Two opposite worlds united by darkness and suppositions. Italian Lanfranco Quadrio and Chinese Ruozhe Xue share the space at the Rosenfeld Porcini gallery, with each having their own room. The styles of each of the artists are immediately identifiable upon arrival. Quadrio’s extravagant mural is made of side-by-side, uneven and used pieces of paper taped to one another. The forms of the lines are voluptuous, masking the cruelty of the subject matter. Xue’s paintings oscillate between figuration and realism, perfectly depicting human bodies and their clothing. Both representations of the human kind are done in a raw and stripped scenario, giving the exhibition a humble and modest tone.
Perhaps if both painters had been presented next to each other, the similarities in the essence of their painting would had been more obvious. It takes a certain time to get accustomed to the style and expression of both artists. Quadrio invites the viewer to take part in the journey of the characters he draws. We almost wish we could levitate and travel through to the ‘Dante’s Hell’ that he meticulously represents. The opposite occurs when observing Xue’s paintings. We feel anchored into the ground, so deeply we can barely move. Both authors have created works which strip us from emotion, leaving the viewer empty before they understand the meaning of the brush strokes and lines, and like a hollow recipient immersed in water, it rapidly gulps and fills up with all the water it can absorb, refilling with intense feelings.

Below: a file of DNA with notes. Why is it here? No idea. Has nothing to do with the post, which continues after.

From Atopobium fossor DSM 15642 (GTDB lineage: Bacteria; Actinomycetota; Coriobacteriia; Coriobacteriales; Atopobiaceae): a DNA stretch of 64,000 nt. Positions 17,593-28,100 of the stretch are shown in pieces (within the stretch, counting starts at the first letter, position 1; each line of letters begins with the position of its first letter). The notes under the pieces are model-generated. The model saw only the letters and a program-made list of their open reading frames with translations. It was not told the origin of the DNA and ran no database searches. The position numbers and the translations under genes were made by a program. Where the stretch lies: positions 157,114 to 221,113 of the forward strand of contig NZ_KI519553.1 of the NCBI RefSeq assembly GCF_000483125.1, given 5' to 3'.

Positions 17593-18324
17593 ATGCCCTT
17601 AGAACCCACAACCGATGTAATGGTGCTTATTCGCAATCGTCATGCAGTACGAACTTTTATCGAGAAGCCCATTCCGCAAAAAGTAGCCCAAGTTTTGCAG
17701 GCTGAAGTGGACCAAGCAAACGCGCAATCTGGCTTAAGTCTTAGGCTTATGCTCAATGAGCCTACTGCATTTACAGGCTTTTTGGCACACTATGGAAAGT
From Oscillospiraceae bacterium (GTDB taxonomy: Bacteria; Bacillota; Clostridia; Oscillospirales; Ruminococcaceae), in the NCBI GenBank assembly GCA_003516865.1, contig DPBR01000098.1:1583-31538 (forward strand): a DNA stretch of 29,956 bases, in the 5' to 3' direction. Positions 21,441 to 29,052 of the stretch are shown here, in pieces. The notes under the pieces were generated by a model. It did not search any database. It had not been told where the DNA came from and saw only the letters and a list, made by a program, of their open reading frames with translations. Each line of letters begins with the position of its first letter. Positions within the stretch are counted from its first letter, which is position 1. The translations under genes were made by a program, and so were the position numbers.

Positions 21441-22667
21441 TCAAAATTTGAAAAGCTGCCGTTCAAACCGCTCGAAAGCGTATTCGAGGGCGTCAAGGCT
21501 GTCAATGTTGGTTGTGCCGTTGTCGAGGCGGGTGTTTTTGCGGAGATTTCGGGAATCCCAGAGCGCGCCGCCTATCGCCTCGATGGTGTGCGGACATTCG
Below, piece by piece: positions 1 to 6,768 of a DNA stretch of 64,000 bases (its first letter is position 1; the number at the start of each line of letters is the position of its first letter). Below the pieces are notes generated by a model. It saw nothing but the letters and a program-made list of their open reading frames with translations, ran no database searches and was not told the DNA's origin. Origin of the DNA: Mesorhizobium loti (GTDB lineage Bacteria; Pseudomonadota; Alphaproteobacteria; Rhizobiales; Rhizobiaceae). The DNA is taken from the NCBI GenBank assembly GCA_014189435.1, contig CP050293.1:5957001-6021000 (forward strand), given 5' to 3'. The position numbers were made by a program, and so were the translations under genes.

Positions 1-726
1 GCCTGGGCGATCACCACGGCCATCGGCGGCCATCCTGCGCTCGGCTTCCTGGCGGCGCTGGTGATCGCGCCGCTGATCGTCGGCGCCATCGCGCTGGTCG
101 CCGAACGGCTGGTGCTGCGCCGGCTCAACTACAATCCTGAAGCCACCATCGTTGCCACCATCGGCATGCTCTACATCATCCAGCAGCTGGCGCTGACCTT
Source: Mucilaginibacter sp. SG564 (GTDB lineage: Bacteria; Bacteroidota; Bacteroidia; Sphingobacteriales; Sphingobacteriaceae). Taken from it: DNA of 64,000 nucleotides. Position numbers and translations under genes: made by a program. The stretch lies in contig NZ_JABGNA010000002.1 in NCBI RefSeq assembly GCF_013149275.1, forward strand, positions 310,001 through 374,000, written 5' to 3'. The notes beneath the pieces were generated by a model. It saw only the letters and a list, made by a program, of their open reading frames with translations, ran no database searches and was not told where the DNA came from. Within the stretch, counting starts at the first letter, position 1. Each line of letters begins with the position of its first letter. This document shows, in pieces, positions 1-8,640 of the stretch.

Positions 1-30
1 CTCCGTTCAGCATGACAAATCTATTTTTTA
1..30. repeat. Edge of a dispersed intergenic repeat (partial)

The Italian artist has used a thousand hand drawn lines that are taking the form of skeletons, carcasses, and suffering human beings to interpret Dante’s Hell. Mixed with brown, black, cream, white, and copper paint, the piece looks like a battlefield. Corpses are falling and collapse on top of one another, creating heaps of limbs lying inert on the ground that the painter has created for them. Quadrio’s drawings hide darkness and in-between the pencil traces, express the hollowness and fragility of life. Xue chooses to fill his outlines with color and flesh. Subtly, the inaction and clothing of his subject project into the viewer’s mind curiosity blended with unease. Both artists share torments in their paintings. It needs patience, reflection, and time to wander in the gallery to comprehend that both are able, in their own way, to create space within one’s body. This “gap” materializes in anxiety, but is also known to be a void which human beings relentlessly search to fill.
This duo of contemporary artists seems to illustrate the reality of today’s events in relation to society. Facing fear and doubts, the population seem to have entered in an era where observation is an instinct rather than an action. In shock and unable to react, the average citizen no longer confronts and fights, he or she rather sits back and observes the tumult stream with little or no feelings, experiencing the void.
Lanfranco Quadrio and Ruozhe Xue at Rosenfeld Porcini (22 February – 13 April 2017)